Obstructive sleep apnea (OSA), a potentially serious sleep disorder that causes one's breathing to repeatedly stop and start during sleep, is normally caused by old age, obesity, decreased muscle tone and a brain injury, among others.

A new study now adds another causative factor -- a fat tongue.

The study published in the American Journal of Respiratory and Critical Care Medicine argues having a fat tongue might be a key reason people with OSA snore, choke, gasp or stop breathing periodically when asleep. OSA occurs when one's throat muscles intermittently relax and block one's airway during sleep.

Snoring is a noticeable sign of OSA. In adults, excessive daytime sleepiness is the hallmark symptom of OSA. More than 30 million people (almost a fourth of the population) have OSA in the USA.

OSA is dangerous to one's health. Doctors say it can damage the brain's white matter, increase blood pressure, contribute to depression and boost the risk of heart disease, stroke and diabetes.

A previous study by Penn Medicine sleep specialist Dr. Richard Schwab, who authored the new study, and his team found obese people with OSA had considerably larger tongues with higher percentages of tongue fat than obese people without the condition. The new study found a person can trim down his fatty tongue while you lose overall body fat.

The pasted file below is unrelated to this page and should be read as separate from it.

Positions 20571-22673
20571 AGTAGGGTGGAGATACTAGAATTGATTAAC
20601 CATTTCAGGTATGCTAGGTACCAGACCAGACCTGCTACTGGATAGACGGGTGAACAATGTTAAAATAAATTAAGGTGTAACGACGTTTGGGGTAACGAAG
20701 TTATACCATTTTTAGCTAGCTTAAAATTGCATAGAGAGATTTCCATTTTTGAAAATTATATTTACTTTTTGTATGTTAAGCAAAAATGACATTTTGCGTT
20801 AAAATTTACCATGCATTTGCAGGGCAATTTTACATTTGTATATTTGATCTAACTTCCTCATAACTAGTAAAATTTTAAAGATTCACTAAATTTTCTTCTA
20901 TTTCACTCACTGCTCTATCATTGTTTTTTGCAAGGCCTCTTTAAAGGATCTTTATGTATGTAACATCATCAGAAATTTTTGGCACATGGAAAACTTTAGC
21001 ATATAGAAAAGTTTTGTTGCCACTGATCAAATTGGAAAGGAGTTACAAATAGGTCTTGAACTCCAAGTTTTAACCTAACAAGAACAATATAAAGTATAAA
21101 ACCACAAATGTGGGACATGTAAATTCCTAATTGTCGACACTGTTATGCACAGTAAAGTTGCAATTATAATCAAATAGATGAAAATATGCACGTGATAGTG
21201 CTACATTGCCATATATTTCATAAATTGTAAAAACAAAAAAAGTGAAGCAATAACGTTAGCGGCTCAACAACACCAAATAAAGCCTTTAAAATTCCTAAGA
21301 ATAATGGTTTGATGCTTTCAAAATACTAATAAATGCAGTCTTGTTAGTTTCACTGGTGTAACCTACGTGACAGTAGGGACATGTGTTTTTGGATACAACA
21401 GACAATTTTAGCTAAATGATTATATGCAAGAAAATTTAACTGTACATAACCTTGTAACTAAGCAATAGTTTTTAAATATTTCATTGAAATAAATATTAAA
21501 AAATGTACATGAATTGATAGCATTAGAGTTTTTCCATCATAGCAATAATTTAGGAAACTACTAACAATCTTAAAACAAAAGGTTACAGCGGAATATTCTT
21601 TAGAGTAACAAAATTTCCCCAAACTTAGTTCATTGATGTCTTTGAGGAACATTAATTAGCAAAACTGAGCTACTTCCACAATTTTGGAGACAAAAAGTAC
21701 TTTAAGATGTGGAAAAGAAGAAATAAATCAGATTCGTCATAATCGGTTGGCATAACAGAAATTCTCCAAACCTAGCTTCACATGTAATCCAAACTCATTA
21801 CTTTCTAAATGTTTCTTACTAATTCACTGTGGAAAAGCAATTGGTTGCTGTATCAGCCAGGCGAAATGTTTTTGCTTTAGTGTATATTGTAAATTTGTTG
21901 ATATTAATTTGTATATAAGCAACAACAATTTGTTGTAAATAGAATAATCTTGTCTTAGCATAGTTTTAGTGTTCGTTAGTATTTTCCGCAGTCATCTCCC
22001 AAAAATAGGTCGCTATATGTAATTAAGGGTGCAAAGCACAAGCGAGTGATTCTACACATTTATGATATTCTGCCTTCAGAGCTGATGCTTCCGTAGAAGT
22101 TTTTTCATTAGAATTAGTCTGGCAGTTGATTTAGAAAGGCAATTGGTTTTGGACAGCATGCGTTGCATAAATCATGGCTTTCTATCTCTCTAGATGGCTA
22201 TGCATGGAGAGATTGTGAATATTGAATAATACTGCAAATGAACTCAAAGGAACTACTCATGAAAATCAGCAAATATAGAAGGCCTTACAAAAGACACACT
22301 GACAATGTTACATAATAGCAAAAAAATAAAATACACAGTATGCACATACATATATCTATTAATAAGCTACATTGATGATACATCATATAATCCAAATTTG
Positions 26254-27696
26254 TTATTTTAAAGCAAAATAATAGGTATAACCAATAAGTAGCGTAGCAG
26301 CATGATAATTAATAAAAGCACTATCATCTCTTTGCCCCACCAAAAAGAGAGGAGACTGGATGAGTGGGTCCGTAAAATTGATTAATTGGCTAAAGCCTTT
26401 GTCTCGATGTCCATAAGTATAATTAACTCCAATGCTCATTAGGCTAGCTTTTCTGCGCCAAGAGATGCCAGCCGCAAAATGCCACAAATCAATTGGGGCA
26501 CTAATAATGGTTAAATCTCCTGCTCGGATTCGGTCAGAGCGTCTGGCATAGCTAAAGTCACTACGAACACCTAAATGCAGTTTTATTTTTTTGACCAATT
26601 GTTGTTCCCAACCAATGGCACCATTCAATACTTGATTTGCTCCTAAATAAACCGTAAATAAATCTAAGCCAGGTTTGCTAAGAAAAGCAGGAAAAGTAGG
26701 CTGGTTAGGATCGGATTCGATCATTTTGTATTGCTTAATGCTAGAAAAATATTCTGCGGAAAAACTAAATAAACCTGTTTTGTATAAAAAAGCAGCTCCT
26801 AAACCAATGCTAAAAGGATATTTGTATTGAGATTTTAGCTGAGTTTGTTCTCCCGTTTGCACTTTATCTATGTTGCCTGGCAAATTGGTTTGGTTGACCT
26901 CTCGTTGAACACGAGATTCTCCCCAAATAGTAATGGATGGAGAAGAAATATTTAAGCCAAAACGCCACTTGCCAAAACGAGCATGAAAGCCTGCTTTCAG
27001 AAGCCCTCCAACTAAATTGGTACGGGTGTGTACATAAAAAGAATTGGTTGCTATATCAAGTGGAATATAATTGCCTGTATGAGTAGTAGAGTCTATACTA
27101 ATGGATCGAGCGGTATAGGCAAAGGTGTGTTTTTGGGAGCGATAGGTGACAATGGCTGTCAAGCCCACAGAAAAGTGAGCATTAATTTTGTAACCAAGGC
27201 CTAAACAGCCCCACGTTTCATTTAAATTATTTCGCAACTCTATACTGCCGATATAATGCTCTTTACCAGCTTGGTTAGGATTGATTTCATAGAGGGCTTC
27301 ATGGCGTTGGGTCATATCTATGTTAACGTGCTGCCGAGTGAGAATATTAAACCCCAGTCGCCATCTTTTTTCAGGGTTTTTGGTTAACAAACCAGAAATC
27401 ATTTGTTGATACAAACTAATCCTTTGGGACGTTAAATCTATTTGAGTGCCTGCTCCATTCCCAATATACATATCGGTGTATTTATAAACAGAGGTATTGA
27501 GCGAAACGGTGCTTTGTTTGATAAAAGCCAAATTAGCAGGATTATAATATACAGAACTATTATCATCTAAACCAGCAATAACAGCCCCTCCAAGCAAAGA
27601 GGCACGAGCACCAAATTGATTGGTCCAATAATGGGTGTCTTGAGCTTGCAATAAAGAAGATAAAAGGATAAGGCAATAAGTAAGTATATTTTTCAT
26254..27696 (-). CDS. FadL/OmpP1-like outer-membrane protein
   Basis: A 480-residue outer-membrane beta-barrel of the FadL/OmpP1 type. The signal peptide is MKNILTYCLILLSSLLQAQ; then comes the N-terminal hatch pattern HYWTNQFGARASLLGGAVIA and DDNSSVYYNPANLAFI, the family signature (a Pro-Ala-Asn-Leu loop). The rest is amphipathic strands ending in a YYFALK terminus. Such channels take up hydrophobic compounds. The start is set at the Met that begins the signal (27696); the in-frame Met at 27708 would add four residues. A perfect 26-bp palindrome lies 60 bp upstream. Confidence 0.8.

"The question then was if you reduce the fat in your tongue, does that improve your sleep apnea? And the answer from our paper is 'yes,'" Dr. Schwab said.

In the new study, researchers used MRI imaging to measure the effect on upper airways of a 10 percent weight loss in 67 obese patients. The images revealed reducing tongue fat was the primary reason OSA scores improved by 31 percent.

"In fact, the more tongue fat you lost, the more your apnea improved," Dr. Schwab added.

The study's findings could lead to new avenues of treatment focused on reducing tongue size. Dr. Schwab pointed out among these treatments are cold sculpting being used to eliminate stomach fat. He noted more research is needed to determine if certain diets might accelerate fat loss in the tongue. Studies are also needed to reveal if there are certain exercises that help reduce tongue fat.

Sleep Apnea
Fixing sleep apnea benefits children of all IQs. Daniel; CC by 2.0

According to Dr. Raj Dasgupta, a sleep specialist at Keck Medicine at the University of Southern California, who was not involved in the study, the study shows reducing excess fat in general can reduce tongue size.

"What are going to be things that could block or clog or upper airways? It's going to be the tonsils, the uvula, the soft palate and the tongue," Dr. Dasgupta said.